In this new episode, interviewer Michael M. Pessah, ASC talks to cinematographer James Laxton, ASC about his work in this Amazon Prime miniseries directed by friend and frequent collaborator Barry Jenkins (pictured together below).
Based on Colson Whitehead's 2016 novel of the same name, the alternate-history story of Underground Railroad begins in the Antebellum South and depicts the harrowing journey of escaped slaves traveling north to freedom. The storytelling employs a fantasy element which includes depicting the “Underground Railroad” as an actual subterranean transit system.
To maintain a point of view closely connected to their characters, Jenkins and Laxton employed extended takes, using camera movement and careful blocking to eliminate unnecessary cuts.
Laxton is best known for his work in Jenkins’ Moonlight, for which he earned an Academy Award nomination for Best Cinematography. His camerawork in the Best Picture-winning feature also received an ASC Award nomination for Outstanding Achievement in Cinematography in Theatrical Releases; the Independent Spirit Award; the Los Angeles Critics Association Award; the National Society of Film Critics Award; and the New York Film Critics Award.
Laxton re-teamed with Jenkins for If Beale Street Could Talk, based on the novel by James Baldwin. His camerawork was nominated for several awards, including the Critics Choice and Los Angeles Film Critics honors.
Laxton’s earlier work includes Tusk, Camp X-Ray, Medicine for Melancholy (also directed by Jenkins, and which earned the cinematographer an Independent Spirit Award nomination) and California Solo.
Born in San Francisco, Laxton attended Florida State University where he received a Bachelor of Fine Arts. Today, he is based in Los Angeles and was invited to join the ASC in 2019.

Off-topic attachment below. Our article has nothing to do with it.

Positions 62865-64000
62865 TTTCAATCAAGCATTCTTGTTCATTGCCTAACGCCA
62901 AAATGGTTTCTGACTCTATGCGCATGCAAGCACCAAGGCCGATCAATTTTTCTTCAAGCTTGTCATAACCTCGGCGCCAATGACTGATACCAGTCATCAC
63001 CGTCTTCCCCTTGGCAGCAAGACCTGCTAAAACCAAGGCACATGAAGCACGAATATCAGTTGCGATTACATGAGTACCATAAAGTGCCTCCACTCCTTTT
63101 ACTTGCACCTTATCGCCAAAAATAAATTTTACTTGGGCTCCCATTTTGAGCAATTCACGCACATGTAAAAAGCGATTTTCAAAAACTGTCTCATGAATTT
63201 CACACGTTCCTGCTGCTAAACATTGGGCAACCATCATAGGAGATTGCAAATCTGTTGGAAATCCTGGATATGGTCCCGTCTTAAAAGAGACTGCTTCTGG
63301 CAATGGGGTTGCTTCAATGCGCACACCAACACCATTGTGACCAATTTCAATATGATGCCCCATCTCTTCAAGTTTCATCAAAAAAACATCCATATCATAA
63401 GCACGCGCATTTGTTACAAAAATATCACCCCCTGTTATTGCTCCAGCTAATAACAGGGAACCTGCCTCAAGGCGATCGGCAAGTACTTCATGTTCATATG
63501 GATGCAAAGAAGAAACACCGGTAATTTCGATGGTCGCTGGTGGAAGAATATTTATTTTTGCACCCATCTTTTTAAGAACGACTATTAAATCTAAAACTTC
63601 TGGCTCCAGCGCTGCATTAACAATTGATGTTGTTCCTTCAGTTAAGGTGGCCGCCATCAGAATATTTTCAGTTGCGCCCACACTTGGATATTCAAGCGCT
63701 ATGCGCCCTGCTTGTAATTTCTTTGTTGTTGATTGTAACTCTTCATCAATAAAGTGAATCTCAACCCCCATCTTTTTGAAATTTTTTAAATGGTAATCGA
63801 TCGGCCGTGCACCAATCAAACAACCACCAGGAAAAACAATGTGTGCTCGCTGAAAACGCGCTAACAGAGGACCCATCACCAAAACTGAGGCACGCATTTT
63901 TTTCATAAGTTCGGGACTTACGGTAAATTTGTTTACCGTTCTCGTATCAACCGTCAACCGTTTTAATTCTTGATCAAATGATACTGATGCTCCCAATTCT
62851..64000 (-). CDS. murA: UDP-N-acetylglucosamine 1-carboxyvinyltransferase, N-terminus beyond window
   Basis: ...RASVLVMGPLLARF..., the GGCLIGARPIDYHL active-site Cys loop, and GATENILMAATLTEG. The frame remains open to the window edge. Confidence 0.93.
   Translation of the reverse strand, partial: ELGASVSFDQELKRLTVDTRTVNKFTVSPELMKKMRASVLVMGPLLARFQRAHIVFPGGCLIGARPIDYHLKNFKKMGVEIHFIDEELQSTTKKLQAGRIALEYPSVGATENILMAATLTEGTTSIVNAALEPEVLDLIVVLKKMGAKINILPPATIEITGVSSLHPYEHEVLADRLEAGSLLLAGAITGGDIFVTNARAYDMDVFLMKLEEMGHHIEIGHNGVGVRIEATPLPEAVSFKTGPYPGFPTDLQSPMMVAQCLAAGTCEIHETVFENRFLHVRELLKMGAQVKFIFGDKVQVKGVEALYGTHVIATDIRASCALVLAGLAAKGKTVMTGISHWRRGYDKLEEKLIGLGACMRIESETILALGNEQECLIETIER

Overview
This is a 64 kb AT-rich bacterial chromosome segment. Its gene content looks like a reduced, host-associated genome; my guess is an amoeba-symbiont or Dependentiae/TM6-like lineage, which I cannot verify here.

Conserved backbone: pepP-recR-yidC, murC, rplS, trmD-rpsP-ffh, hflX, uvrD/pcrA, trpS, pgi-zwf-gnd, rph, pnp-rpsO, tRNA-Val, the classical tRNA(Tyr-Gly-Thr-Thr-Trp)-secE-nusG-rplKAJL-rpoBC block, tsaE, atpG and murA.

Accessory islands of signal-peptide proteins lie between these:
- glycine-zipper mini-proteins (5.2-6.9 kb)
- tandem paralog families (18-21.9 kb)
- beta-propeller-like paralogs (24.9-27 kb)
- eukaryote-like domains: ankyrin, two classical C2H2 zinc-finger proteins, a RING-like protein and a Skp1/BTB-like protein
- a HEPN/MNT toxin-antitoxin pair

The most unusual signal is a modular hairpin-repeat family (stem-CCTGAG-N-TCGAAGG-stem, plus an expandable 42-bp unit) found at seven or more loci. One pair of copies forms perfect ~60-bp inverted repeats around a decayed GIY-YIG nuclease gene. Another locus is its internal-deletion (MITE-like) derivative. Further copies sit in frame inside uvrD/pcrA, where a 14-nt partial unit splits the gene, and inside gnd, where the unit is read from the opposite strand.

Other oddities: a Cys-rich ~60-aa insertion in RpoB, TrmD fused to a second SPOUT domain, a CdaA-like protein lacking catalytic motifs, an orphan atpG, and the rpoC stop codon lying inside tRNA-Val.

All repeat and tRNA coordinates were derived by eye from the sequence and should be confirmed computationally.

Pessah began his film education as an intern at Curious Pictures, where he served as an assistant and worked with two top commercial cinematographers. He received his B.A. from Hampshire College in Amherst, Massachusetts, and his M.F.A. in cinematography from the American Film Institute (AFI).
Early in his career, Pessah shot a number of shorts before photographing the 2012 black-and-white biographical drama/horror feature Joshua Tree, 1951: A Portrait of James Dean. That same year, he was recognized by the Outfest film festival series “Five in Focus,” which highlighted emerging talent behind the camera and on the screen. He was the first cinematographer to be named in the series.
After photographing episodes of several scripted and unscripted/recreation series, Pessah followed with his second black-and-white feature, Guys Reading Poems. His other feature credits include Saving Flora, The Rachels, Only Mine, House of Darkness and Manifest Destiny Down: Spacetime, among others.
His scripted television work includes Insecure: Due North (a fictional soap opera within the world of HBO’s Insecure), Evil Things, My Haunted House and Lost Gold.
He became a member of the ASC in 2020.
You'll find all ASC Clubhouse Conversations episodes here.